Let $n,a,b$ be integers such that $n$ and $a$ are coprime, and $n$ and $b$ are also coprime. According to the Prime number theorem for arithmetic progressions, the primes which are $a\mod n$ have the same asymptotic density as the primes which are $b\mod n$. Is the same true for semiprimes?

## 1 Answer

Yes "Riemann", your hypothesis is true.

Landau showed the count of all semiprimes grows as follows: $$ |\{pq \leq x\}| \sim \frac{x}{\log x}(\log \log x). $$

If $\gcd(a,n) = 1$ then a special case of the answer by Lucia here says $$ |\{pq \leq x : pq \equiv a \bmod n\}| \sim \frac{1}{\varphi(n)}\frac{x}{\log x}(\log \log x) $$ because Lucia's result implies that, for each $b, c \in (\mathbf Z/n\mathbf Z)^\times$, the number of semiprimes $pq \leq x$ where $p \equiv b \bmod n$ and $q \equiv c \bmod n$ is asymptotic to $(1/\varphi(n)^2)(x/\log x)(\log\log x)$. You have to be careful about avoiding duplicate counting of the products $pq$ depending on whether or not $b \equiv c \bmod n$. Therefore \begin{align*} |\{pq \leq x : pq \equiv a \bmod n\}| & = \sum_{\substack{(b,c) \bmod n \\ bc \equiv a \bmod n}} |\{pq \leq x : p \equiv b \bmod n, q \equiv c \bmod n\}| \\ & = \sum_{\substack{b \bmod n}} |\{pq \leq x : p \equiv b \bmod n, q \equiv b^{-1}a \bmod n\}| \\ & \sim \sum_{\substack{b \bmod n}} \frac{1}{\varphi(n)^2}\frac{x}{\log x}(\log \log x) \\ & = \frac{1}{\varphi(n)}\frac{x}{\log x}(\log \log x). \end{align*}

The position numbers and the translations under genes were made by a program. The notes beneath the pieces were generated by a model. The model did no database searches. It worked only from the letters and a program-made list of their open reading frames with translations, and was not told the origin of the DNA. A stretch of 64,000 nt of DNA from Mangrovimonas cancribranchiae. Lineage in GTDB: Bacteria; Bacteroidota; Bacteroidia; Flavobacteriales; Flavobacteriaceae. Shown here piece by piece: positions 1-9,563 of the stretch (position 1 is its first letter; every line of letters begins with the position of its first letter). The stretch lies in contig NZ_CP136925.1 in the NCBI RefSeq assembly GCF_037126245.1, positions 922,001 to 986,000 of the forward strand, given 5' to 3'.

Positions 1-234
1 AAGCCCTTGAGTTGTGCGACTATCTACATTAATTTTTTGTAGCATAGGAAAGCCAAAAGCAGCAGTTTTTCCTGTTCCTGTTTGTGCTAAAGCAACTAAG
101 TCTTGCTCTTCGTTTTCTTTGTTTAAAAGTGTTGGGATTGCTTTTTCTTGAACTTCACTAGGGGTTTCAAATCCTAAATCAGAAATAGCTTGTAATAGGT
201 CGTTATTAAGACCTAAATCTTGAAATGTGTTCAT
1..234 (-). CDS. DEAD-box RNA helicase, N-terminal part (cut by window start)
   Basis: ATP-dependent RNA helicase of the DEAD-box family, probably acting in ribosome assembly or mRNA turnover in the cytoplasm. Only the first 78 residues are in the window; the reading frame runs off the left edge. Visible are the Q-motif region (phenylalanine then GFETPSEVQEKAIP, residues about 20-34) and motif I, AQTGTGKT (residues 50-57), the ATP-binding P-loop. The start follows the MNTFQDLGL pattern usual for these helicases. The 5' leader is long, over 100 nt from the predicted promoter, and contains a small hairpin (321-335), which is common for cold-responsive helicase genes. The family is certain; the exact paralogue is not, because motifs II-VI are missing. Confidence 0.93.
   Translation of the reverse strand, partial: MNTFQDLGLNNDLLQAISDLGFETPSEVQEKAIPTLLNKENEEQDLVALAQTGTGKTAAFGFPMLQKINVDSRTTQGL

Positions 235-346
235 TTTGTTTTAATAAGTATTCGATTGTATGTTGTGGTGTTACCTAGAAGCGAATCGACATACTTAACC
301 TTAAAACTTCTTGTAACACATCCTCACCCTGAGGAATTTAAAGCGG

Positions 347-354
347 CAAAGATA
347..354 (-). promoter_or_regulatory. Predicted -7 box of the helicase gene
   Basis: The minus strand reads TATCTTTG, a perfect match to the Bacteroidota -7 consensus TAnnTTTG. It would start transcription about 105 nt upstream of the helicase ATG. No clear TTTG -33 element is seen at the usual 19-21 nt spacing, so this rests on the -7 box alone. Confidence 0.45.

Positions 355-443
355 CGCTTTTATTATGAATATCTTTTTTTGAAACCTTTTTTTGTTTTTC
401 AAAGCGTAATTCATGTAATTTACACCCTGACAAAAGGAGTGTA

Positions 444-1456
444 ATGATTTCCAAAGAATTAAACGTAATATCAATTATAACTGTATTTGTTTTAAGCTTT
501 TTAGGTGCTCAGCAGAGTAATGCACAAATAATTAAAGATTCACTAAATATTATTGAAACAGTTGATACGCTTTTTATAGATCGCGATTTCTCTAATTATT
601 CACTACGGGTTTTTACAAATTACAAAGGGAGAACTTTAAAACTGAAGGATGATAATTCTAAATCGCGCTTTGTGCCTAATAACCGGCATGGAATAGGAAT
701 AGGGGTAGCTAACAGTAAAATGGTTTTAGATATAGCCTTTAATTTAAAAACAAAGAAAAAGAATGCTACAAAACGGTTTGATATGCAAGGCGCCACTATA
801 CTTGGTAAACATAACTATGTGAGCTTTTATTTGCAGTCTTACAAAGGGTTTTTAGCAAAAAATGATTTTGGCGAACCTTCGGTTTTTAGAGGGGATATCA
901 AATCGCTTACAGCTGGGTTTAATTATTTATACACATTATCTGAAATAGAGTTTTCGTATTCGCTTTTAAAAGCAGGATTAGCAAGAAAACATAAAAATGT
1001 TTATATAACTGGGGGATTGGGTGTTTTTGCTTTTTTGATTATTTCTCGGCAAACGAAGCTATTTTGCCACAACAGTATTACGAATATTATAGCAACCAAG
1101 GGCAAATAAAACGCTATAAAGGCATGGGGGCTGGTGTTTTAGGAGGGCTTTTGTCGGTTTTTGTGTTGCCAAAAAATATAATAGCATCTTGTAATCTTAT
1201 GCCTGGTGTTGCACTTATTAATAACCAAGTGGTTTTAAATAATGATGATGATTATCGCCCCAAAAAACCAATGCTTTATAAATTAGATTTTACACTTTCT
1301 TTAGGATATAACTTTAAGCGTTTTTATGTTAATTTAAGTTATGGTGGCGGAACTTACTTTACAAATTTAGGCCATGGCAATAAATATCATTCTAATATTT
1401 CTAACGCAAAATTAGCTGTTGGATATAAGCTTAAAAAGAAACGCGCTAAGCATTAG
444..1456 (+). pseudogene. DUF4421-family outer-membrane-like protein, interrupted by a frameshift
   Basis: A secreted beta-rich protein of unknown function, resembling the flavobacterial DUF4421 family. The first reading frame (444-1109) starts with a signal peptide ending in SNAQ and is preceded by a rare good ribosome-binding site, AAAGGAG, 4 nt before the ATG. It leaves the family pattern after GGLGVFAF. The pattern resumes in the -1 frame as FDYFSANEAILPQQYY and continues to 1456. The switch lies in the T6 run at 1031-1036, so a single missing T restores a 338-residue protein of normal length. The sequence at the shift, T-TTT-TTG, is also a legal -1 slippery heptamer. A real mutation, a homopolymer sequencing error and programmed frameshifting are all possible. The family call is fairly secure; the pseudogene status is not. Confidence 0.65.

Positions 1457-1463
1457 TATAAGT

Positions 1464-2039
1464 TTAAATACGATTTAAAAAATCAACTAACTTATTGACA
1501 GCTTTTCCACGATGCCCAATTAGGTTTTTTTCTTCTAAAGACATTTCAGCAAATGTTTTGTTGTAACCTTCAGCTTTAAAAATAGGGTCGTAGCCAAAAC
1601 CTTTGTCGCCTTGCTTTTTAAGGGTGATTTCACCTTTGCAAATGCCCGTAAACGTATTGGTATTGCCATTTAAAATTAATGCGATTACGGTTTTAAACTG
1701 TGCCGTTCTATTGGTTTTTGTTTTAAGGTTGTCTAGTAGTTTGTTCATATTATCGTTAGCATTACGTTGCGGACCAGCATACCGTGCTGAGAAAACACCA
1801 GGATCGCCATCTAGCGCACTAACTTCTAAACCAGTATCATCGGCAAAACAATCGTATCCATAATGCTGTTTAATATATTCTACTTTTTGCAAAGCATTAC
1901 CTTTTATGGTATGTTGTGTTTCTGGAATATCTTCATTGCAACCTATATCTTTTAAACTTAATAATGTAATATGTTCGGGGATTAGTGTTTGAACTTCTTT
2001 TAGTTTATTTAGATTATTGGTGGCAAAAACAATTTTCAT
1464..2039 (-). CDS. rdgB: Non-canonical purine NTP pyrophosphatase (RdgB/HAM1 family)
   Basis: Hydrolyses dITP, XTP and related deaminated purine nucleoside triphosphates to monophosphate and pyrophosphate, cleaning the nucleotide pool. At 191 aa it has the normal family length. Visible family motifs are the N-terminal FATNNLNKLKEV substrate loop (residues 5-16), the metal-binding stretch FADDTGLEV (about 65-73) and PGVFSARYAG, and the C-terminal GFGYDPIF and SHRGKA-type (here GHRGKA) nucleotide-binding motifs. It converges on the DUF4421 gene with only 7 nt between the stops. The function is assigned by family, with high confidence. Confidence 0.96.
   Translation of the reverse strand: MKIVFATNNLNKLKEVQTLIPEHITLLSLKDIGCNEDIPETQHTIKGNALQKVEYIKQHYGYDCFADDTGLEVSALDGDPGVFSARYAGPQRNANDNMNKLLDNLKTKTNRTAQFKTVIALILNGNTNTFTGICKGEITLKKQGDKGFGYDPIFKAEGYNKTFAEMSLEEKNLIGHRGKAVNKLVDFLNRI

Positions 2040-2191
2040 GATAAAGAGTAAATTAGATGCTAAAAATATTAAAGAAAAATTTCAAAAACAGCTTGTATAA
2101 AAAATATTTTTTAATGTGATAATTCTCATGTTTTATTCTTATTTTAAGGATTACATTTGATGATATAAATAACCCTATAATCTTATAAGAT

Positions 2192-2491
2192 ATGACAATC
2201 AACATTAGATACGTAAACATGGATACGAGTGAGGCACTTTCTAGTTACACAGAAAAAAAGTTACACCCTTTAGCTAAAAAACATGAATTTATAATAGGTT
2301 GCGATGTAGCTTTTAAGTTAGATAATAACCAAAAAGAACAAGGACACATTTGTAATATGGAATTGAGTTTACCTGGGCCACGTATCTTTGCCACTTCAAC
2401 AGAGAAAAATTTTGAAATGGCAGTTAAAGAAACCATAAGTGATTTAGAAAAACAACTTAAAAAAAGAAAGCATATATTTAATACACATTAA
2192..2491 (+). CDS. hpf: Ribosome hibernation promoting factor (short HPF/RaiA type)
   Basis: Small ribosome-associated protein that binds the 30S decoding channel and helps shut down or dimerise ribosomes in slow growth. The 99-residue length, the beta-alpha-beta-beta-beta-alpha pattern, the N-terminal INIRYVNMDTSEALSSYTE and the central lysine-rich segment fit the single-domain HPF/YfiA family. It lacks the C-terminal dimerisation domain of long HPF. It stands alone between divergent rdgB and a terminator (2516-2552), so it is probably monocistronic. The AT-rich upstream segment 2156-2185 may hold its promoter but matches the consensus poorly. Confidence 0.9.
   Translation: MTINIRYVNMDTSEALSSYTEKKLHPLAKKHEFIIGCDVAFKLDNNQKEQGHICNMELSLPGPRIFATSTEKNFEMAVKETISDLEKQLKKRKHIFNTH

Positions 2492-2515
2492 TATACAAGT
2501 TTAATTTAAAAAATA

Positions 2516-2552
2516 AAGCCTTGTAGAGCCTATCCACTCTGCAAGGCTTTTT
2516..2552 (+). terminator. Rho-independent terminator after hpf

There is a more general result. For fixed $k \geq 1$, Landau showed $$ |\{p_1\cdots p_k \leq x\}| \sim \frac{x}{\log x}\frac{(\log \log x)^{k-1}}{(k-1)!} $$ (that is counting $k$-almost primes $p_1\cdots p_k$, not the $k$-tuples $(p_1,\ldots,p_k)$, so order and multiplicity matter when passing between these two methods of counting), and one then expects when $\gcd(a,n) = 1$ that $$ |\{p_1\cdots p_k \leq x : p_1\cdots p_k \equiv a \bmod n\}| \sim \frac{1}{\varphi(n)}\frac{x}{\log x}\frac{(\log \log x)^{k-1}}{(k-1)!}. $$ Such an estimate follows from Lucia's result by estimating $$ |\{p_1\cdots p_k \leq x : p_1 \equiv b_1 \bmod n, \ldots, p_k \equiv b_k \bmod n\}| $$ and summing those estimates over the $\varphi(n)^{k-1}$ different $k$-tuples $(b_1,\ldots,b_k)$ from $(\mathbf Z/n\mathbf Z)^\times$ where $b_1\cdots b_k \equiv a \bmod n$ (let $b_1, \ldots, b_{k-1}$ be arbitrary units mod $n$ and then $b_k \bmod n$ is determined by the congruence $b_1\cdots b_k \equiv a \bmod n$).